Weekly Press Review – 1 April 2016

An amendment to the Marine Living Resources Act now allows small-scale fishers to form co-operatives.  According to the press a group of approximately 100 fishers gathered in Langa this week to register a co-operative.

The hope is that this system will allow fishing communities to benefit with the formation of co-operatives.

However, the general feeling amongst local fishers is that there is little hope of this new system actually working. “You cannot grant a permit to someone who lives in Johannesburg because he is a commercial fisher instead of a traditional fisher like me.  You are inviting poaching.

“How do I live without fishing as it is the only trade I have known my whole life.  I will go to the sea at night and steal,” said 67-year old traditional fisher Bhekumzi Mhlongo.

According to Department of Agriculture, Forestry and Fisheries (DAFF) small-scale fisheries management director, Craig Smith, Langa was the first of 280 communities in the country to register for co-operatives.

After registration it will be determined how many of these fishers meet the selection criteria.  They will then be assisted by DAFF to apply for small-scale fishing rights in November.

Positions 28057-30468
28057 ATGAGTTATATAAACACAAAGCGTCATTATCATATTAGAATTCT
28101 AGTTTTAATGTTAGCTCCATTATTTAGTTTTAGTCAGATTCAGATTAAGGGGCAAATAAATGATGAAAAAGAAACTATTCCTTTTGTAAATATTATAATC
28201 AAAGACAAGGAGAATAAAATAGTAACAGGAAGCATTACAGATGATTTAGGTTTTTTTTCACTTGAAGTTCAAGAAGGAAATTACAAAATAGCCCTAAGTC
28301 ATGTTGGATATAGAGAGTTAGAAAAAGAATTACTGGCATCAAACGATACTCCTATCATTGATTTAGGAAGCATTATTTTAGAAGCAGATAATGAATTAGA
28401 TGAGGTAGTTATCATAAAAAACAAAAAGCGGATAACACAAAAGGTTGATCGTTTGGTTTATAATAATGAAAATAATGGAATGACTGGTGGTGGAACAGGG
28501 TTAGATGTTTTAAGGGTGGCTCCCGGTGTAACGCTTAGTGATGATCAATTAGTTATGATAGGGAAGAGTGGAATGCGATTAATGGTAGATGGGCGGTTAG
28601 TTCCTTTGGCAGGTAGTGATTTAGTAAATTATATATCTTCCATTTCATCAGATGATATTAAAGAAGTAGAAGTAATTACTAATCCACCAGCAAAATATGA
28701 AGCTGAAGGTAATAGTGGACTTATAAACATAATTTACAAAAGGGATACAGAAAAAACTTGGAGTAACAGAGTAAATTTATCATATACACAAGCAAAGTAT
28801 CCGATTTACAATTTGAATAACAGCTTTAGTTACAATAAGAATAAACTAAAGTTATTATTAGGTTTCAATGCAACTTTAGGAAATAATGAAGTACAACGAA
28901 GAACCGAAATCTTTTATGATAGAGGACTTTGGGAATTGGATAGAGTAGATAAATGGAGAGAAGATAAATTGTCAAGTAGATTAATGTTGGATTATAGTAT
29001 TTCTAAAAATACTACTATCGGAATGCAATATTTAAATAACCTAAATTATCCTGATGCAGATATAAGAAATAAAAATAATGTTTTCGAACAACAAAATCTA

“We want one small-scale fishing co-operative per community,” said Smith adding that DAFF hoped to create a fundamental shift in its approach to the small-scale fishing sector.

The Two Oceans Aquarium has asked people to be on the look out for baby loggerhead turtles washing up on local beaches.  According to the press between April and June each year juvenile loggerhead turtles wash up along the Western Cape coast, particularly at Struisbaai and Yzerfontein.

Last year the aquarium rescued and rehabilitated a record 200 turtles and they are hoping to achieve the same success rate this year.  They have asked beachgoers to please not return the young turtles to the water, but rather to pick them up and deliver them to the Two Ocean Aquarium or any other local animal rehabilitation centre.

They do not need to be kept wet as they are often suffering from hypothermia.  Aquarium spokesperson, Renee Leeuwner, asks that people keep the young turtles warm and dry and deliver them in a container with ample air holes.  It is also important to note where exactly the turtle was found.

These young turtles can take over a year to rehabilitate

 

 

 

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